Public service super costs on the rise
Confirming the Productivity Commission's conclusion that private sector superannuation members manage their superannuation payouts wisely, Mercer Consulting has attributed the $7 billion blowout in unfunded liabilities of the two major federal defined benefit funds to similarly sensible behaviour by members.
Whilst bad news for taxpayers, this large blowout in future costs over only three years is excellent news for members of the Public Sector Superannuation Scheme and the Commonwealth Superannuation Scheme who are taking maximum advantage of their super arrangements.
Both these funds were designed using mortality factors from the 1920s on the assumption that many members would be keen to cash out their super as a lump sum and not take a pension. As a result, several decades of Telstra, Qantas and government employees who opted for lump sums missed out on the generous and secure pensions available from preserving their benefits until retirement.
How times have changed. Mercer's technical report provides a glowing testament to the advantages of understanding and acting upon the strategies to maximise the benefits of an employers' super fund. With the cash interest rate now at 2 per cent and volatile investment returns from more risky assets, the indexed pensions available to the fortunate members of these pension funds are true bargains.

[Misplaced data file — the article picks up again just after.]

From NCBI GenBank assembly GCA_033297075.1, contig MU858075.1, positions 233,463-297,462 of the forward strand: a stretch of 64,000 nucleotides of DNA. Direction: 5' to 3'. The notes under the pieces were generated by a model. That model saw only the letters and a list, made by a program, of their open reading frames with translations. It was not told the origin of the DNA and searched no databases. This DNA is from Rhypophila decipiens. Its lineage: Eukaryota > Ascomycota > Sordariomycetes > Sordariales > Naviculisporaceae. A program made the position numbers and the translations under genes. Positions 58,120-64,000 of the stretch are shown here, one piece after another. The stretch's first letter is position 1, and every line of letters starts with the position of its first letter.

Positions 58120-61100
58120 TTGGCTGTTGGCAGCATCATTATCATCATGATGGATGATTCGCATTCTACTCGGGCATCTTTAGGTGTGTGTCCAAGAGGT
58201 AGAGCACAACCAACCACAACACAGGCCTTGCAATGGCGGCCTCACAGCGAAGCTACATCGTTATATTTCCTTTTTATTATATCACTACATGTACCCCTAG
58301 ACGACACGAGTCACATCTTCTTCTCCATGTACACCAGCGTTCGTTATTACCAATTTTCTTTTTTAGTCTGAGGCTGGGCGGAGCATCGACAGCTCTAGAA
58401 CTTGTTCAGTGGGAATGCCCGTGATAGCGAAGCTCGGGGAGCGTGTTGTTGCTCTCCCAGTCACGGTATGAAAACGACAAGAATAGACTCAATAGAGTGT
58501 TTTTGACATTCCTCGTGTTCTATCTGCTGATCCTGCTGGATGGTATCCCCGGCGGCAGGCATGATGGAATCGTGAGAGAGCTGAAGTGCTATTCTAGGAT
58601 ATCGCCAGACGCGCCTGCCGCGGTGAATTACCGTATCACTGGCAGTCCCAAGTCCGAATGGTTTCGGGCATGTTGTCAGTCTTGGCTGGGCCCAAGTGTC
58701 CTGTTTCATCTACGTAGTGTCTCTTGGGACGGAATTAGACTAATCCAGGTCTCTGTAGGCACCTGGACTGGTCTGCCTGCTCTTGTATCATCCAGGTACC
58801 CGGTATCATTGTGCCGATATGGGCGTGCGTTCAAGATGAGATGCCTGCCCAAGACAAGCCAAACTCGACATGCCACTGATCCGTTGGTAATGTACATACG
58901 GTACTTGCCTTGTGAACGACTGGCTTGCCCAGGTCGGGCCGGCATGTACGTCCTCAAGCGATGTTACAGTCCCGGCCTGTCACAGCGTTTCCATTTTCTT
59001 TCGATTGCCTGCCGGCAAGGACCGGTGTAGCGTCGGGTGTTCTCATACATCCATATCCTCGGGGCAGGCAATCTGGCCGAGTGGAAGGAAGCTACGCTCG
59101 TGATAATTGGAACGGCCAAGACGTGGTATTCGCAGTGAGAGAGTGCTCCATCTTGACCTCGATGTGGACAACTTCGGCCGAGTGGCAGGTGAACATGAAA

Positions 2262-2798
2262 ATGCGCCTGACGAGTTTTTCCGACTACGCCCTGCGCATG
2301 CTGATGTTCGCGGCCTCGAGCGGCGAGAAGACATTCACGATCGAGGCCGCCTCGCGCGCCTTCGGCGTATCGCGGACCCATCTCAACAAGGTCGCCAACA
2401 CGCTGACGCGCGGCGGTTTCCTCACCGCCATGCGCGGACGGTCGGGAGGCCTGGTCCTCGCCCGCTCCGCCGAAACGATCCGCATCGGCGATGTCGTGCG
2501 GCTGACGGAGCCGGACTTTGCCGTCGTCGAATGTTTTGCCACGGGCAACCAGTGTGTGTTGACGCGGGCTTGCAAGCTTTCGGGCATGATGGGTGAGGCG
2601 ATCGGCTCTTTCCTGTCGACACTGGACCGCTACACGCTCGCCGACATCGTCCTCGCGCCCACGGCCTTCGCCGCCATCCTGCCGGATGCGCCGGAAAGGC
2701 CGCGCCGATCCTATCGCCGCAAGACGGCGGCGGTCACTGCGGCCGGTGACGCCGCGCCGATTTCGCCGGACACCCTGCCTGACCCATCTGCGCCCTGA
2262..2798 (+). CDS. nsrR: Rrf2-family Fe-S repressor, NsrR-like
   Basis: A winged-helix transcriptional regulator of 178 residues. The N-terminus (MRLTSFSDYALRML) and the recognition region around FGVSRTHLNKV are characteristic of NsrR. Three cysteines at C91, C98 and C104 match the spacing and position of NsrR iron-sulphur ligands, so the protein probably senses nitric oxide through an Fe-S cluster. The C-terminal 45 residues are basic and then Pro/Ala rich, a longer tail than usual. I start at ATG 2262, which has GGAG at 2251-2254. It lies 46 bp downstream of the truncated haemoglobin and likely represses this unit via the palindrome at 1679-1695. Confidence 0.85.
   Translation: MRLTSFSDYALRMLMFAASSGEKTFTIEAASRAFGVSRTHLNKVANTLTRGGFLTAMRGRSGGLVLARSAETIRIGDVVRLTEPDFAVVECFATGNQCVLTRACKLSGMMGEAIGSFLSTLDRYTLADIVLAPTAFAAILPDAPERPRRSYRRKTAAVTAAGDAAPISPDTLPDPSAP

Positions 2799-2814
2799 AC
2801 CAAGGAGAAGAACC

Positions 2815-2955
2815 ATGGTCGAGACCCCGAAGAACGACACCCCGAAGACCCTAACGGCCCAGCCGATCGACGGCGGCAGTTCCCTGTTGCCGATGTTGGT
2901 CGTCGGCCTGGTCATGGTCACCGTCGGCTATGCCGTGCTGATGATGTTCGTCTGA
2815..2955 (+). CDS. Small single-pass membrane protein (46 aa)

Importantly also, the PSS fund introduced in 1990 to replace the more generous CSS fund attempted to save money for the employer by requiring large member contributions to maximise the final payouts.
But the remaining members in this fund (it closed to new entrants in 2005) now understand this and are able to achieve returns of about 100 per cent annually on additional member contributions.
Contributing up to the maximum permitted 10 per cent of salary is thus much more profitable even than paying off a mortgage more quickly. There is a further advantage of maximising contributions in the case of redundancy, an increasing risk these days.
In the private sector, with rare exceptions, all super benefits have to be preserved untouchable until retirement age. Redundant PSS members can, if they wish, take all their benefit as a generous indexed pension commencing at any age.
Knowledge of these and other special features of the CSS has and will continue to result in increases in the unfunded liability for many years yet.
The recent age pension asset test changes will provide further benefits for public servants taking their benefits. The assets used to acquire these pensions are not subject to the assets test and age pension eligibility determined by the more generous income test.
Lump sum recipients can avoid the assets test by purchasing non-commutable annuities from commercial firms but the big drawback is the yields on offer are about 50 per cent less than those available to the public servants.